2.  Reduced Finger Strain

It only makes sense that a result of reducing finger movement will reduce strain as well.  As mentioned above, the Dvorak keyboard layout was designed so that the most commonly used letters are in the home row.  In fact, the Dvorak keystroke distribution is 70% in the home row, 22% in the top row, and 8% in the bottom row.  In contrast, the QWERTY keyboard has 32% in the home row, 52% in the top row, and 16% in the bottom row.

I’ve seen claims that using a DSK can help lower the chances of carpal tunnel syndrome as well as be easier to use for those already suffering its effects.  I have never seen any scientific studies affirming this, but it makes sense to me that less repetitive movements would lower the chances of movement-related conditions and would also aggravate said conditions less.

3.  It Would Be Cool To Know

In some ways, learning another keyboard layout wouldn’t be all that different from learning another language, and I think that’s nifty.  Of course in this case it’s a completely optional language, as I can’t really imagine a situation where knowledge of the Dvorak keyboard would be a requirement.  I view proficiency on the Dvorak keyboard as another tool to have in your toolbox which you can leverage when it’s to your advantage to do so.

4.  Built-in Security

The fact that relatively few people use the Dvorak Simplified Keyboard can be seen as an advantage here.  If you have a QWERTY keyboard on your desk and have your operating system set to recognize it as a DSK (which is what I recommend doing) then you’ve got an extra layer of security going on.  Unless they also know Dvorak, any other person who sits down at your computer won’t be able to type anything!  This, of course, is no replacement for locking your computer when you step away, but every little bit helps.

Other Thoughts

Many articles I’ve read about learning the Dvorak Simplified Keyboard advise you to adjust your operating system to recognize your keyboard as a DSK and just start going about your daily business without looking at the keys.  You’ll of course need an image of the keyboard to start out with, and Wikipedia’s article on the DSK has a great image you can print off and keep in a handy location.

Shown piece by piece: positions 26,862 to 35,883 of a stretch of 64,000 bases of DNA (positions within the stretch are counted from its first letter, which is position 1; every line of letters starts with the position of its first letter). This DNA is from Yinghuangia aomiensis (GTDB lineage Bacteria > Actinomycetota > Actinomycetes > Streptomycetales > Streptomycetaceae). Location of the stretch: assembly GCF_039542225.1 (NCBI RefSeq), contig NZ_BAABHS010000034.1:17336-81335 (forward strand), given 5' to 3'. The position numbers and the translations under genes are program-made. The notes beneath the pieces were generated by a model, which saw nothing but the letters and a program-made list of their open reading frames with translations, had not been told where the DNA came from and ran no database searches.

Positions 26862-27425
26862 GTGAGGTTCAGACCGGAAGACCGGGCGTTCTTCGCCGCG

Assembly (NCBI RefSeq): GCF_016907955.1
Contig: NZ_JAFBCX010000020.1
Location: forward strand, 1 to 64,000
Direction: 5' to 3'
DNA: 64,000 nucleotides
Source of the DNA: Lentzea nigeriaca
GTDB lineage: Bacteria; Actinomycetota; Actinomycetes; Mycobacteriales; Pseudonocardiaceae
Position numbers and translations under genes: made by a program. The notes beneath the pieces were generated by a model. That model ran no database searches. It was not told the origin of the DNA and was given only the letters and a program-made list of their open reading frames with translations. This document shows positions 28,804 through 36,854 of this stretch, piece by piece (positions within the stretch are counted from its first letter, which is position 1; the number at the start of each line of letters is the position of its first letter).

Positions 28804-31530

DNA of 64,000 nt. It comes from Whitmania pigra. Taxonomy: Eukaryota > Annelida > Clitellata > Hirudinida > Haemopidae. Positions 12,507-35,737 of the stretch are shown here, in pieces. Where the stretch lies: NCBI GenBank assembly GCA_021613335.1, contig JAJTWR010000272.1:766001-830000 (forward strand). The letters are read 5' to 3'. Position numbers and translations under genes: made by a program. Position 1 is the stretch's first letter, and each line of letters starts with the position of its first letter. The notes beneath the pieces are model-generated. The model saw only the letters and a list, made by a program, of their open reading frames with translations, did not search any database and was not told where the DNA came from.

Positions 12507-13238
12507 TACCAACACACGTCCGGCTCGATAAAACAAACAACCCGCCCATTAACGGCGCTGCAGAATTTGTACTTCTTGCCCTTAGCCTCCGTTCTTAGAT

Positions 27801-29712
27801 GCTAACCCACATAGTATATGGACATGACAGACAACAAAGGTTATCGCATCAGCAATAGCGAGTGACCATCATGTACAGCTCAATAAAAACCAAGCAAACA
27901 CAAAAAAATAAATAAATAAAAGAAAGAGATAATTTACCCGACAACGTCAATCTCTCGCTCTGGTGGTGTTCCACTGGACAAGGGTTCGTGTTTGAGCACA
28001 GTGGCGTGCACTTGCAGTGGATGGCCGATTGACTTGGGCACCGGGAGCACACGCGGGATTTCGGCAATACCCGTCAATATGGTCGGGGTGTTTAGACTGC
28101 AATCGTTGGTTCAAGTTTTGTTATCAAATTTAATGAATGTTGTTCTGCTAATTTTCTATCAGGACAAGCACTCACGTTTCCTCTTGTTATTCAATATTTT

While the above approach may work for some, I do better with instruction, so I set out looking for free typing instruction programs to at least give me some exercises teaching the basics.  Some sites claimed to teach Dvorak, but really just showed an image of the Dvorak layout while having you complete the same exercises as students learning QWERTY.  The standard home row exercise of typing “asdf jkl;” on a Dvorak keyboard doesn’t do you much good at all. Actually the number of words you can type on the DSK using only the home row is rather impressive.

The best free site I’ve found so far is typingweb.com, which has Dvorak-specific lessons.  You do have to dig for them a little bit (look under “specialty lessons”), but I’ve found the exercises to be very practical.

Further Reading

The Dvorak Simplified Keyboard: Forty Years of Frustration – an excellent article that’s now nearly forty years old but does an excellent job of explaining how the keyboard layout came to be.  It features some very informative images and is definitely worth a few minutes of your time to read.

Aug 122010
 

Take a moment to think about the really important passwords you use – maybe for your computer at work, email, financial information, or even the ‘sa’ account on SQL Server.  How many characters long are they?  Are they really all that difficult?  Are they:

  • Dictionary words?
  • Words with a few numbers or symbols substituted in place for letters?
  • Totally random combinations of letters, numbers, and symbols?

The last option is obviously the most secure choice, but it also happens to be the most difficult to remember.  I’ve previously mentioned that I’m a big fan of KeePass, an open source password organizer/generator.  It’s a great way to store all your passwords, and for my most sensitive information I have KeePass generate rather long passwords that are completely random.  The pros and cons of this are that the passwords are extremely secure, but also nearly impossible to remember.  Without an installed copy of KeePass handy, I can’t log in to those accounts from anywhere other than my home computer.  I don’t see that as a problem for things like bank websites, as I can’t imagine the need to access them from anywhere other than home anyway.  For other accounts, though, it might present more of an issue.